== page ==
These results prove a stoichiometric 1:1 complexation.

EXAMPLE 7 Preparation of Nanodispersions of Vitamin A Acid Complexes

For intravenous administrations of drugs it is necessary, for example, for the pharmaceutical-containing particles in emulsions and dispersions to be sufficiently finely dispersed. The upper limit usually stated for the particle diameter is 5000 nm. It is shown below that the preparation of stable nanodispersions from vitamin A acid complexes according to the invention is possible in a straightforward manner. Nanodispersions according to the invention of all the complexes described in the examples can be obtained by the same process.

7.1 Preparation of a Nanodispersion

Equal amounts of a vitamin A acid complex according to the invention (20 mg of a poly-L-lysine retinoate) and of the dispersing aid Poloxamer 188 (20 mg) (ICI Surfactants, (EO)76-co-(PO)30, Mw=8350) were finely ground in a mortar. The resulting powder was then added in small portions, with vigorous stirring, to 15 ml portions of demineralized water, and the crude dispersion prepared in this way was treated with ultrasound 15 times for one minute each time. The dispersion should not be heated above 30° C. during this because, otherwise, there is a danger of a chemical decomposition of the vitamin A acid. Subsequently, the dispersion was purified through a filter (5 μm) in order to obtain the nanodispersion according to the invention.

7.2 Characterization of the Nanodispersions

a. Particle Size Determination

The particle sizes in the nanodispersions according to the invention were obtained using the Nicomp submicron particle sizer, Model 370, Version 5.0. This apparatus uses the method of dynamic light scattering to measure the particle sizes in the range from 5 to 5000 nm.

TABLE 2
Intensity-weighted average particle diameters of the
poly-L-amino acid retinoate complexes in the
nanodispersions
Average particle diameter
[nm]
Poly-L-lysine retinoate 1422
Poly-L-arginine retinoate 378
Poly-L-histidine retinoate 362

The particle diameters showed no substantial changes when the nanodispersions were stored at 10° C. for a period of at least 3 months.

The particle sizes in the preferred embodiments are advantageously far below the limit of 5000 nm which is regarded as pharmacologically critical for intravenous administrations. The stability and particle sizes according to the invention mean that the nanodispersions according to the invention of the vitamin A acid complexes are very suitable for intravenous administrations.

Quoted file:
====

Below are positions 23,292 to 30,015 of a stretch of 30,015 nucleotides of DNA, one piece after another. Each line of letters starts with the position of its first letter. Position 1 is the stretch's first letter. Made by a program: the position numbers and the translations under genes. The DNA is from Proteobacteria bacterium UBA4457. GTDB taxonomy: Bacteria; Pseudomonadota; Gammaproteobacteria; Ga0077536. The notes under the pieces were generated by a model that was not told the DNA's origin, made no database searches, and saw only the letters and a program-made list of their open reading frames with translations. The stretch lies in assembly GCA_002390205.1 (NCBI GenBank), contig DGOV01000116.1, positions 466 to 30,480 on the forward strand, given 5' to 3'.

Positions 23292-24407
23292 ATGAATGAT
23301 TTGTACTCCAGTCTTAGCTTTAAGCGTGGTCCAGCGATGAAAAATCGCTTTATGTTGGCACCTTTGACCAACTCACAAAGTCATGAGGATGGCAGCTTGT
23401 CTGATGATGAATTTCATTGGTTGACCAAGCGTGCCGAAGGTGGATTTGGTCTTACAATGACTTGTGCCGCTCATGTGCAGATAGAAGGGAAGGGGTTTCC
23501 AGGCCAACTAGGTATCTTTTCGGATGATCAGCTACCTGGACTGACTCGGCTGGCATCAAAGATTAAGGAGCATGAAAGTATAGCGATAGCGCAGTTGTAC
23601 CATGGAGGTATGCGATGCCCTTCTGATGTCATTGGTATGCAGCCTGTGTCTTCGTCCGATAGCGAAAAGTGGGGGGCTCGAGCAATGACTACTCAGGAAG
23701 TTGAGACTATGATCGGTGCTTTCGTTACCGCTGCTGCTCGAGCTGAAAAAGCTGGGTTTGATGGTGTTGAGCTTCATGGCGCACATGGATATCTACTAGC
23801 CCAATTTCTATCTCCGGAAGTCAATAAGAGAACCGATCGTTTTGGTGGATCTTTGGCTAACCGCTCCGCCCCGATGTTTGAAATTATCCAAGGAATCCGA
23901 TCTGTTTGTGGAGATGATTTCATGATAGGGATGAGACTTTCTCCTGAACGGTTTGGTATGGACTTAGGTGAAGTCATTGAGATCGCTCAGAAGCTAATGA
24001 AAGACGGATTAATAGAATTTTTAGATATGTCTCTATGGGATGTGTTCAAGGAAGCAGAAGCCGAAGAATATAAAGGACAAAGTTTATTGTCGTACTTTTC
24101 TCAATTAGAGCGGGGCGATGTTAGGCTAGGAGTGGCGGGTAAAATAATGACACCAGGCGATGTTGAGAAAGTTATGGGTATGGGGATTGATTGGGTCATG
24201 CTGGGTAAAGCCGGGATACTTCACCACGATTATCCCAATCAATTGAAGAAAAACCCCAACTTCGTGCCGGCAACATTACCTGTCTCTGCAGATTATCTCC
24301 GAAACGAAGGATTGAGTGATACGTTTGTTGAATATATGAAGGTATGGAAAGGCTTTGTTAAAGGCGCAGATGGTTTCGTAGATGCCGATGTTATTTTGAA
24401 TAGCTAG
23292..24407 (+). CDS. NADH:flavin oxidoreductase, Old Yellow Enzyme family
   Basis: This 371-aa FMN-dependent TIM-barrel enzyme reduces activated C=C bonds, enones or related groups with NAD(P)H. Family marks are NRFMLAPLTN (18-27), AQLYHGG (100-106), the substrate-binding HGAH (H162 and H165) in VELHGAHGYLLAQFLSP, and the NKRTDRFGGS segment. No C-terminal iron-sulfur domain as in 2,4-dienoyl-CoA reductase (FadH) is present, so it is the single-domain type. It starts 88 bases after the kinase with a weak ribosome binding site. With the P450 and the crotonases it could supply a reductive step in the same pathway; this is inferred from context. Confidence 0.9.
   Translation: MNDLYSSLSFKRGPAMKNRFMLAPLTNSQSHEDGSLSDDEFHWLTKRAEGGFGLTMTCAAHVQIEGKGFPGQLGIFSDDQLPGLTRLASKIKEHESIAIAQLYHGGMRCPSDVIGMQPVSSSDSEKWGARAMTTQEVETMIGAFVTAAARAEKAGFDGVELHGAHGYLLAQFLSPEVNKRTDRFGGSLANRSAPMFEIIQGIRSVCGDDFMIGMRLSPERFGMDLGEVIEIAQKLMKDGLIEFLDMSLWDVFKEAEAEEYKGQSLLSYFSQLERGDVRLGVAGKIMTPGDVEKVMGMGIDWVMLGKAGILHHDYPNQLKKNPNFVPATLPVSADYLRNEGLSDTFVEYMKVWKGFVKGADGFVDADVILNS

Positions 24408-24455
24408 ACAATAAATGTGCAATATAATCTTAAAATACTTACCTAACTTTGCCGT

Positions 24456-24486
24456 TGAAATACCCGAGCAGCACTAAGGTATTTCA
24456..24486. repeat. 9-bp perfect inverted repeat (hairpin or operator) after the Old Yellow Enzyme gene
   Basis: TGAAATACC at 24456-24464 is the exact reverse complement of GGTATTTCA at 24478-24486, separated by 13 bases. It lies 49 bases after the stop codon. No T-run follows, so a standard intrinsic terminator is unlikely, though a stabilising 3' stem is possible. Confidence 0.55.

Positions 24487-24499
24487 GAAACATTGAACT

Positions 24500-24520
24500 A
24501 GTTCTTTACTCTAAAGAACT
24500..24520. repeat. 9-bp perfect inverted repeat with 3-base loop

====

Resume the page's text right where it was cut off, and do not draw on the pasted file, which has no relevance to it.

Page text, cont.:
b. Infrared Spectroscopy

To demonstrate intact complexes in the nanodispersions prepared, these underwent IR spectroscopic investigation (Impact 400 FT-IR apparatus, Nicolet Instrument Corp.).

As shown in Table 3, the typical carbonyl stretching band at 1690 cm-1 is absent for nanodispersions of poly-L-amino acid retinoate complexes. Instead of this there is found to be at least one other band at about 1645 cm-1, which is typical of complexed vitamin A acid. Thus there is no free vitamin A acid present in the nanodispersions according to the invention.

TABLE 3
Characteristic IR band positions for poly-L-amino acid
retinoate complexes in nanodispersions
1st signal 2nd signal
Sample [cm−1] [cm−1] 3rd signal
Poly-L-lysine retinoate 1645
Poly-L-arginine retinoate 1639 1662
Poly-L-histidine retinoate 1643 1661
Vitamin A acid 1690
(in ethanol)

c. UV Spectroscopy

To demonstrate the presence of intact complexes in the nanodispersions prepared, UV spectra (UVIKON 931, Kontron Instruments) were recorded (cf. Example 5, Table 1). The complexed vitamin A acid can be identified by the fact that the absorption band shows, compared with free vitamin A acid, a distinct hypsochromic shift (blue shift, shift to smaller wavelengths) and/or another band at lower wavelengths.

TABLE 3
UV absorption maxima for the poly-L-amino acid
retinoate complexes in the nanodispersions
1st abs. band 2nd abs. band
Sample [nm] [nm]
Poly-L-lysine retinoate 289
Poly-L-arginine retinoate 334 286
Poly-L-histidine retinoate 330 289
Vitamin A acid 348
(in ethanol)

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Non-Patent Citations
Reference
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Referenced by
Citing PatentFiling datePublication dateApplicantTitle
WO2005063195A2 *Dec 24, 2004Jul 14, 2005Salvo Francesco DiCompositions comprising vitamins and/or derivatives thereof stabilised with olea europea extract and/or ionene polymers
Classifications
U.S. Classification424/400, 424/78.02, 514/772.7, 514/772.3, 514/559, 514/773
International ClassificationA61K47/48, C07C403/14, A61P35/00, C07C403/20, A61K47/42, A61P17/12, A61K47/30, A61K31/07, A61P17/06, A61K9/10, A61K31/203, A61K9/51, A61P17/00, A61K9/00, A61K9/70, A61K31/20, A61P17/02
Cooperative ClassificationC07C403/20, A61K47/48176, A61K47/48192, C07C2101/16
European ClassificationA61K47/48K4, A61K47/48K6, C07C403/20